Do you love those whimsical topsy turvy planters as much as I do? Have you ever wondered how they are made? Here's one I made recently using galvanized buckets. You can find more details, including the plants that I used, by visiting our blog.
We will have 3 yards of mushroom compost delivered this week. When I begin filling my first wheelbarrow, I will think about the mulching techniques I have learned from many and various
gardeners over the past 10 years...
What I have learned so far:
1. This is a lot of work! So make it count for double the time & money: add nutrients while you mulch.
2. Apply it 2-3 inches deep to suppress weeds for the growing season. You still may get some, but usually they are easier to pull out of the loose mulch than the firm soil.
3. Make sure to leave your plants some wiggle room. Apply the mulch deeply, but leave it at least one inch away from the crown of the plant. Leave 2-3 inches of space all around tree trunks.
4. Do not apply hot compost (meaning mushroom compost or other nutrient rich sources) to woodland (e.g. ferns) or silver-leaved plants (lavender).
5. For garden areas in which you want to encourage self-seeding plants, use a garden fork to "tickle in" some compost over those areas. Christopher Lloyd talks all about this in his book Succession Planting for Year-Round Pleasure. He also covers many other aspects of ornamental gardens. (It is my favorite garden book\!)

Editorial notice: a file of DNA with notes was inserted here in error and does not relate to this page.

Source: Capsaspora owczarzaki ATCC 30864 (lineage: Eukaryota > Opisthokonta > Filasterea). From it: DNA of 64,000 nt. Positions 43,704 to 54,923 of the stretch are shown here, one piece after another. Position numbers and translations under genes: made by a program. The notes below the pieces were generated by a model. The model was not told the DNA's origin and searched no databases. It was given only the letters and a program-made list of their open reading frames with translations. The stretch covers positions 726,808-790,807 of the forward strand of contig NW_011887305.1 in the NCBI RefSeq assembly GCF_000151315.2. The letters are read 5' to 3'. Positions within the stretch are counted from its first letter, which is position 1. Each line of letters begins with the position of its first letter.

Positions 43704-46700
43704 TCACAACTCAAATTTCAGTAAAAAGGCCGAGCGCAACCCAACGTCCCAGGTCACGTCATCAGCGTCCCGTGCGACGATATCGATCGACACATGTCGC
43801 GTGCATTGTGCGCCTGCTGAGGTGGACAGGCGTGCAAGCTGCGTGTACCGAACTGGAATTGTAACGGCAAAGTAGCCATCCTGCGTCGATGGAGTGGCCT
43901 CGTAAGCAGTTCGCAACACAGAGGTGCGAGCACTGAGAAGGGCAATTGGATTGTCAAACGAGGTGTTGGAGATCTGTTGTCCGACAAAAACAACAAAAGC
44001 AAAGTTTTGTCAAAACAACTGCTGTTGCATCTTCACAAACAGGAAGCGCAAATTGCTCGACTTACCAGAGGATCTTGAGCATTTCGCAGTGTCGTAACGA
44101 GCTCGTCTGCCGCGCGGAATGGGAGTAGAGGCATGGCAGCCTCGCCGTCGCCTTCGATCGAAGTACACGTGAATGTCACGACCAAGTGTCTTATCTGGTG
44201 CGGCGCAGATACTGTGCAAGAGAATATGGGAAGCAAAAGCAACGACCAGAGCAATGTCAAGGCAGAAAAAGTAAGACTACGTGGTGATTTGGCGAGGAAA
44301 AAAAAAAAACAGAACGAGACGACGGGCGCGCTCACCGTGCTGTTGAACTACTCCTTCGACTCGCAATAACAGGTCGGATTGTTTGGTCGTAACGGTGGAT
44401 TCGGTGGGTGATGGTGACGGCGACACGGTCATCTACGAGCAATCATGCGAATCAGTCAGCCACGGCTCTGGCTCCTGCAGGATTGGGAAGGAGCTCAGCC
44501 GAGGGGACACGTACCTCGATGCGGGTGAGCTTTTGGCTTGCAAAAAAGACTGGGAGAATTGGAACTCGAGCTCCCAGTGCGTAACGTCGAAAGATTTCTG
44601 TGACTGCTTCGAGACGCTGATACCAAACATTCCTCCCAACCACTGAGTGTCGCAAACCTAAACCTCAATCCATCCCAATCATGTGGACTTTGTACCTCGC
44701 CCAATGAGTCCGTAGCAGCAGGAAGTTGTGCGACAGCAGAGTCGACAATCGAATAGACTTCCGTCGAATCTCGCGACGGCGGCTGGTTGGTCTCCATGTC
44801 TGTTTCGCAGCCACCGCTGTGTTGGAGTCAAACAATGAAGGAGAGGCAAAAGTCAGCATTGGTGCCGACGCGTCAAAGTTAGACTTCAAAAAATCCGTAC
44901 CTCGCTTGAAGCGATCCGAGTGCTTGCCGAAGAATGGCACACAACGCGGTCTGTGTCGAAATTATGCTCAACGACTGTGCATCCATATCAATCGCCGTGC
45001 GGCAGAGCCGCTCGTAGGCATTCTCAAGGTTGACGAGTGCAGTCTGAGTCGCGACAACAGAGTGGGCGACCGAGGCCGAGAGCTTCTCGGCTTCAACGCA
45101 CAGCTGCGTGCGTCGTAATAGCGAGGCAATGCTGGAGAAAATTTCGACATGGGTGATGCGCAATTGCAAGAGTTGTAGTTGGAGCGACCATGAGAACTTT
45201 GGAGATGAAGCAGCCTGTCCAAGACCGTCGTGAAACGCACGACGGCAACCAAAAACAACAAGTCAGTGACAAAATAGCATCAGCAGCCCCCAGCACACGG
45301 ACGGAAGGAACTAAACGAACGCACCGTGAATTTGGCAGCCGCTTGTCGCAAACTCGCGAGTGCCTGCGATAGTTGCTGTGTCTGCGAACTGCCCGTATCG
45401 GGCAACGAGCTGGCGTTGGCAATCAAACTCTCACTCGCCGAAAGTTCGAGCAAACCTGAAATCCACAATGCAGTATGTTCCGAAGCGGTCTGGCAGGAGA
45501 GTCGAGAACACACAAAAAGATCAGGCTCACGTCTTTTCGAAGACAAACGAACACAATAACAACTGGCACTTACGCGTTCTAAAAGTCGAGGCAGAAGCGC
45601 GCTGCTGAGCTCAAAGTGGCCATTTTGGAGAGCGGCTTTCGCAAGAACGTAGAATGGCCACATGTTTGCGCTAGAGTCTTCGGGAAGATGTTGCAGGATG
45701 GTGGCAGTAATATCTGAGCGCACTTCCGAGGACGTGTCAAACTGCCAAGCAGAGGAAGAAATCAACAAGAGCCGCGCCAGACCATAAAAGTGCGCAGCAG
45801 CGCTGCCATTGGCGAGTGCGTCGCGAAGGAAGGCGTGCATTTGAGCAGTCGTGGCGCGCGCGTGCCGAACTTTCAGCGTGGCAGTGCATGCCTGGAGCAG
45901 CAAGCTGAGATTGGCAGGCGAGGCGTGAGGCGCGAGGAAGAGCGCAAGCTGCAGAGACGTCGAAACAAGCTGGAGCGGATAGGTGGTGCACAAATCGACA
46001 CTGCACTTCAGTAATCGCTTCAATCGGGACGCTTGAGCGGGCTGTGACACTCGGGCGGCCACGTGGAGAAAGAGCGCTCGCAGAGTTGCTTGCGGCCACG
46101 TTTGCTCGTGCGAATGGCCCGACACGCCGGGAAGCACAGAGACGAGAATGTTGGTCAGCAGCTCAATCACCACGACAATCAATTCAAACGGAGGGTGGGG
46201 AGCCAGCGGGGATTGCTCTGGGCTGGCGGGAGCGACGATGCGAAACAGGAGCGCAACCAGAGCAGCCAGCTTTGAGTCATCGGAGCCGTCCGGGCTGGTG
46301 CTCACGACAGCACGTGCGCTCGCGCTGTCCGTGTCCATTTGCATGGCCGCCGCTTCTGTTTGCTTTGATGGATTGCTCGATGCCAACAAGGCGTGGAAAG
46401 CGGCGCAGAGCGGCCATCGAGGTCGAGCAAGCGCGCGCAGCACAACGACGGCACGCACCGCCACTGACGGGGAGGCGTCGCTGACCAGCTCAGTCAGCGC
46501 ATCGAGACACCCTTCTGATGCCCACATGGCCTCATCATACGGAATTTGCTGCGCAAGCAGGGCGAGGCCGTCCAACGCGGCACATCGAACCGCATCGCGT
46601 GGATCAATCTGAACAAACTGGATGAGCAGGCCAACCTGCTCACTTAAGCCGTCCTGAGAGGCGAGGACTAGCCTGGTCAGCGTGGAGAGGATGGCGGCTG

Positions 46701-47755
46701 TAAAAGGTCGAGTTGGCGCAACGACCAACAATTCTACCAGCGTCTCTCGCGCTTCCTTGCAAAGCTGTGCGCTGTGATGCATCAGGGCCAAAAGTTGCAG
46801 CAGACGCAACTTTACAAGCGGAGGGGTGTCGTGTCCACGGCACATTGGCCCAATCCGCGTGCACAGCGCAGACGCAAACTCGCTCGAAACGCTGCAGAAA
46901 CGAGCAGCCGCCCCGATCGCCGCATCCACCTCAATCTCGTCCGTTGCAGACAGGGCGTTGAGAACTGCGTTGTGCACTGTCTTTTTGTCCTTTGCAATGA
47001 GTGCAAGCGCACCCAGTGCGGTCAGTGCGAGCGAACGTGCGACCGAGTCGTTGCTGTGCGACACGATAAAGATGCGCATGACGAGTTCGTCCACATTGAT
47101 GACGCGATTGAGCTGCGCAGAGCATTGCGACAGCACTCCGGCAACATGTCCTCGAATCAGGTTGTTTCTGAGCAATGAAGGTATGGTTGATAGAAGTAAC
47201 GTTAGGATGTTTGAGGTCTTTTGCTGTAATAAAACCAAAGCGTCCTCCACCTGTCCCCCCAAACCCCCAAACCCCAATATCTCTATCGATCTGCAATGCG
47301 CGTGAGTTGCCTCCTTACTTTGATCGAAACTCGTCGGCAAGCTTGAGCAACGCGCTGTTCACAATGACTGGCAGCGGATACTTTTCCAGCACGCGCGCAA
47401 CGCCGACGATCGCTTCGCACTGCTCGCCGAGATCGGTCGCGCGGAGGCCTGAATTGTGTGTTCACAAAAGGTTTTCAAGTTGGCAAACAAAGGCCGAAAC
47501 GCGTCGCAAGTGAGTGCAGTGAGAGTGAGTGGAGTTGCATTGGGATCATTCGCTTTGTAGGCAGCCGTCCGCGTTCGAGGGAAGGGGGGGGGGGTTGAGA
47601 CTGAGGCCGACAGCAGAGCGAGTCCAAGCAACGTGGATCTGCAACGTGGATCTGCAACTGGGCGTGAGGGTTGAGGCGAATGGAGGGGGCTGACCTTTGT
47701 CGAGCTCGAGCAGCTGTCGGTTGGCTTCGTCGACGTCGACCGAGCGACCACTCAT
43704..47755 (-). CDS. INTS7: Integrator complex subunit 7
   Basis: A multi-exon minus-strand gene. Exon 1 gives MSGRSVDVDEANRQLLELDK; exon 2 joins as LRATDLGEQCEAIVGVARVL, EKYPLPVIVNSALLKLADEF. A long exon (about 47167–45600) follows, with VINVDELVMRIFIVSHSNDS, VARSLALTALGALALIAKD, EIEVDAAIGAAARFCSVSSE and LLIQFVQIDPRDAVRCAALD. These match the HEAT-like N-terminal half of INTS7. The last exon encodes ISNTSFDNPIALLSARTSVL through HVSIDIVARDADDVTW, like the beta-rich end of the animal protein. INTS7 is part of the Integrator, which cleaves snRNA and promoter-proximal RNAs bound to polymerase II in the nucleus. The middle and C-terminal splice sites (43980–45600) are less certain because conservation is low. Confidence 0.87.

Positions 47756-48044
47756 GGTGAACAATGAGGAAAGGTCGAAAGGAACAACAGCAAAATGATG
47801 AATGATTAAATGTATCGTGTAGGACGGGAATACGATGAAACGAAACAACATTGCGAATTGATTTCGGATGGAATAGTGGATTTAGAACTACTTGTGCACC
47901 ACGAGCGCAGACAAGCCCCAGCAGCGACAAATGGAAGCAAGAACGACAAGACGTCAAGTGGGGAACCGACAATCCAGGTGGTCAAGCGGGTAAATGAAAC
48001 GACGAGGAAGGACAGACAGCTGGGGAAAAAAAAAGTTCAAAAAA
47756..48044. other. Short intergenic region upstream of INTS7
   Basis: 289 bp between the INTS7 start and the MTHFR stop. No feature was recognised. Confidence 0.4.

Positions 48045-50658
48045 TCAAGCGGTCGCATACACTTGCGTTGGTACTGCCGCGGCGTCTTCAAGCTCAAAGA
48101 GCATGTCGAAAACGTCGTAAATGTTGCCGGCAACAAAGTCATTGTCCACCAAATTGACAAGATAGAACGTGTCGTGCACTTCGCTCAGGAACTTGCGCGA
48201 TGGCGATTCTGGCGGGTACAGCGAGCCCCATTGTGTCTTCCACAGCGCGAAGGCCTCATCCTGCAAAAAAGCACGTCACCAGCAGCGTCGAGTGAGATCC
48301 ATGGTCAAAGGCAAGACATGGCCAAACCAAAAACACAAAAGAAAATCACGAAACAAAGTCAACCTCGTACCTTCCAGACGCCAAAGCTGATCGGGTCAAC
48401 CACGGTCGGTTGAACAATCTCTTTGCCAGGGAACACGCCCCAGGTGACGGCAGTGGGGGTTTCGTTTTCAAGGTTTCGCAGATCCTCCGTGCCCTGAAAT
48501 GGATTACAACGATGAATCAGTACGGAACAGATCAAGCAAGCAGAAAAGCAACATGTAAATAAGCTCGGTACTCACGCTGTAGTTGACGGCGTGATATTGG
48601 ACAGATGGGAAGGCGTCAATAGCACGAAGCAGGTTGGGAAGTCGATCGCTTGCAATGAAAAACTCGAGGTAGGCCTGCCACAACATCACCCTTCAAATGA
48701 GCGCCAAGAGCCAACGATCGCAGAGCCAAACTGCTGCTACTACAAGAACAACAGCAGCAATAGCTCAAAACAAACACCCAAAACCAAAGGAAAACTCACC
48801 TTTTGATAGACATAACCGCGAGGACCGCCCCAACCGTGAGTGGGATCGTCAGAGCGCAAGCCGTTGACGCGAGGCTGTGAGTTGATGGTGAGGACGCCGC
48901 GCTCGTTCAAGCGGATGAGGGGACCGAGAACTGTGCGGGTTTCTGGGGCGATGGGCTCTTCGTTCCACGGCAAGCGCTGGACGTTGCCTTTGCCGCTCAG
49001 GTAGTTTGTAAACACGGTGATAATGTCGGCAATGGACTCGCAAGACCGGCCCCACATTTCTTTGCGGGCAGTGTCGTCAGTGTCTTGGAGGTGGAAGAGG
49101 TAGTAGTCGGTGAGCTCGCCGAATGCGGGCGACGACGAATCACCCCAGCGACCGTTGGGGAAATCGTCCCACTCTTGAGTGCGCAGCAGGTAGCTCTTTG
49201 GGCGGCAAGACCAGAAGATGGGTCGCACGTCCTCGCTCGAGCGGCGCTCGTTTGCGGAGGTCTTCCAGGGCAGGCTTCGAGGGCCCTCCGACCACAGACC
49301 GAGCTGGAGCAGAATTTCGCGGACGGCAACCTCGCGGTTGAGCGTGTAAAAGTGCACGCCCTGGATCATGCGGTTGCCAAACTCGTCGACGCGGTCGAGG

6. If you are mulching with well-rotted mushroom compost, be sure to save some extra for patching you lawn, topping off your vegetable beds (or containers), and even your ornamental containers.
7. You know you are a real gardener when just thinking of rotted plant and animal material gives you excited butterflies in your stomach... as opposed to the queasiness that most people feel in their stomachs.
Any more tips from my fellow gardeners?
Commented on Apr 06, 2013
I have a micro shredder for my mail and I use it for newspaper and shred it. I put a thick
layer of it water it with Miracle grow and then put my mulch on top. My plants were amazing last year hope this year is as good.
I started may 28th planting 4 tomatoes around a garbage can with holes drilled in the bottom rim and a second row up about 10 inches... buried the can to where the top holes just barely
were above the ground... put in two shovels full of compost... then I fill the can up with water ever 2 days and try not to water the leaves... these four plants are now 5 ft 4 inches in less that a month and a half and loaded with green tomatoes and about a hundred sets of tomato blossoms...
so beautiful, I am excited to start the spring clean up soon and this is going to be the first
thing I try. Have Bermuda grass and hate that it grows into the beds. This is going to help stop this thank you for sharing. Once I do this I am going to try to use the electric Edger to see if I can keep it up. I will try